22. Douglas, S. M. et al. Rapid prototyping of 3D DNA-origami shapes with caDNAno. Nucleic Acids Res. 37, 5001–5006 (2009).

    Article  CAS  Google Scholar 

  23. Wagenbauer, K. F. et al. How we make DNA origami. Chem. Bio. Chem. 18, 1873–1885 (2017).

    Article  CAS  Google Scholar 

  24. Zheng, S. Q. et al. MotionCor2: anisotropic correction of beam-induced motion for improved cryo-electron microscopy. Nat. Methods 14, 331–332 (2017).

    Article  CAS  Google Scholar 

  25. Zhang, K. Gctf: Real-time CTF determination and correction. J. Struct. Biol. 193, 1–12 (2016).

    Article  CAS  Google Scholar 

  26. Tang, G. et al. EMAN2: an extensible image processing suite for electron microscopy. J. Struct. Biol. 157, 38–46 (2007).

    Article  CAS  Google Scholar 

  27. Pettersen, E. F., Goddard, T. D. & Huang, C. C. UCSF Chimera—a visualization system for exploratory research and analysis. J. Comput. Chem. 25, 1605–1612 (2004).

    Article  CAS  Google Scholar 

  28. Dang, S. et al. Cryo-EM structures of the TMEM16A calcium-activated chloride channel. Nature 552, 426–429 (2017).

    Article  CAS  Google Scholar 

  29. Tan, Y. Z. et al. Addressing preferred specimen orientation in single-particle cryo-EM through tilting. Nat. Methods 14, 793–796 (2017).

    Article  CAS  Google Scholar 

  30. Heymann, J. B., Chagoyen, M. & Belnap, D. M. Common conventions for interchange and archiving of three-dimensional electron microscopy information in structural biology. J. Struct. Biol. 151, 196–207 (2005).

    Article  Google Scholar 

Download references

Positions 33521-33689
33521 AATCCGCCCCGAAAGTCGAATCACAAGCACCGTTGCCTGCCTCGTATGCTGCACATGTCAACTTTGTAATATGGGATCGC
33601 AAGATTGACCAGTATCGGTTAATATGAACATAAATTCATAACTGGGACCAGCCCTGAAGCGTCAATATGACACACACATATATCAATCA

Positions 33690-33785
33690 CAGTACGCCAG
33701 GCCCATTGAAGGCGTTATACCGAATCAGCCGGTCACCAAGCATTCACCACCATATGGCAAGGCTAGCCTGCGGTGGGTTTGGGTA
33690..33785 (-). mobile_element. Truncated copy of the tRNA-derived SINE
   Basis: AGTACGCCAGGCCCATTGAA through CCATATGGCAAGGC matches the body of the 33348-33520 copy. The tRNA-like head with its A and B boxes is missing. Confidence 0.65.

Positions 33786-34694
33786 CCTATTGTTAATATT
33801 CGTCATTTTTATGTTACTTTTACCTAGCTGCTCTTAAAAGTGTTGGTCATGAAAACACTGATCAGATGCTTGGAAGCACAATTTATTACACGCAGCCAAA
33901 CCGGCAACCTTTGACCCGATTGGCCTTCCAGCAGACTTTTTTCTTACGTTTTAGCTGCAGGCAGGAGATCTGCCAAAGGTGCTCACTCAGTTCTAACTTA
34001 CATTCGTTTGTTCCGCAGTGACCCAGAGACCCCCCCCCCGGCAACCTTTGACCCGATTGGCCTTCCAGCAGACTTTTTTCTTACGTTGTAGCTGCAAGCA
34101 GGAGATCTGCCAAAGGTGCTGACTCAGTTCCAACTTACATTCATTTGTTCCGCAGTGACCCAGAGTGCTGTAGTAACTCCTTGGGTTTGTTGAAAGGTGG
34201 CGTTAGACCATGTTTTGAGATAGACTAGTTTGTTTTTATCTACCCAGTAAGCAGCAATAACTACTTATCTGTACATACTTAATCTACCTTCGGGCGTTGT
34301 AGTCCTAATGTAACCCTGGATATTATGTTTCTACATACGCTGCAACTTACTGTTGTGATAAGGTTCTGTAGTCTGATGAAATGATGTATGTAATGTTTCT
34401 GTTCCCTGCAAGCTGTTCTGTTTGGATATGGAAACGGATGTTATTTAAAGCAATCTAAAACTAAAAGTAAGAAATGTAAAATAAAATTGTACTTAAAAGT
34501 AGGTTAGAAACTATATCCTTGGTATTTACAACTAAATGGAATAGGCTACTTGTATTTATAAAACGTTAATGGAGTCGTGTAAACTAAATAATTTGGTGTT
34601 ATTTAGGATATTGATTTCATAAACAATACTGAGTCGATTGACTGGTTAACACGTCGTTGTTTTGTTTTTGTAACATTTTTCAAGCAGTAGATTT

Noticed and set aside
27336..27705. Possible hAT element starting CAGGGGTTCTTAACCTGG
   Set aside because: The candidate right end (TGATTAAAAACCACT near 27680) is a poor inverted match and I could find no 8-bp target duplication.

We thank F. Wang for furnishing amino-graphene-oxide grids and protocols for early tests. We thank D. Bulkley and A. Myasnikov for help with cryo-EM data collection. We thank J. Brown and C. Gingold for help with visualization. T.A. was supported by the Ruth L. Kirschstein NRSA Postdoctoral Fellowship grant no. F32GM119322. S.M.D. was supported by the UCSF Program for Breakthrough Biomedical Research, Pew-Stewart Scholars Program, NSF CAREER award no. 1453847 and NIH grant no. R35GM125027. Y.C. is an investigator of the Howard Hughes Medical Institute and was supported by NIH grant nos. R01GM098672, R01HL134183, S10OD021741 and S10OD020054.

Author information

Authors and Affiliations



T.A. and S.M.D. conceptualized the project. T.A. performed research, collected data, wrote software and analyzed data. Z.Y. performed research and collected data. All authors discussed data. T.A. and S.M.D. wrote the manuscript with input from all authors. Y.C. and S.M.D. provided resources and supervised the project.

Corresponding author

Correspondence to Shawn M. Douglas.

Ethics declarations

Competing interests

The authors declare no competing interests.

Additional information

Publisher’s note Springer Nature remains neutral with regard to jurisdictional claims in published maps and institutional affiliations.

Extended data

Extended Data Fig. 1 Comparison of grid adsorption orientation and signal delocalization for two chassis designs.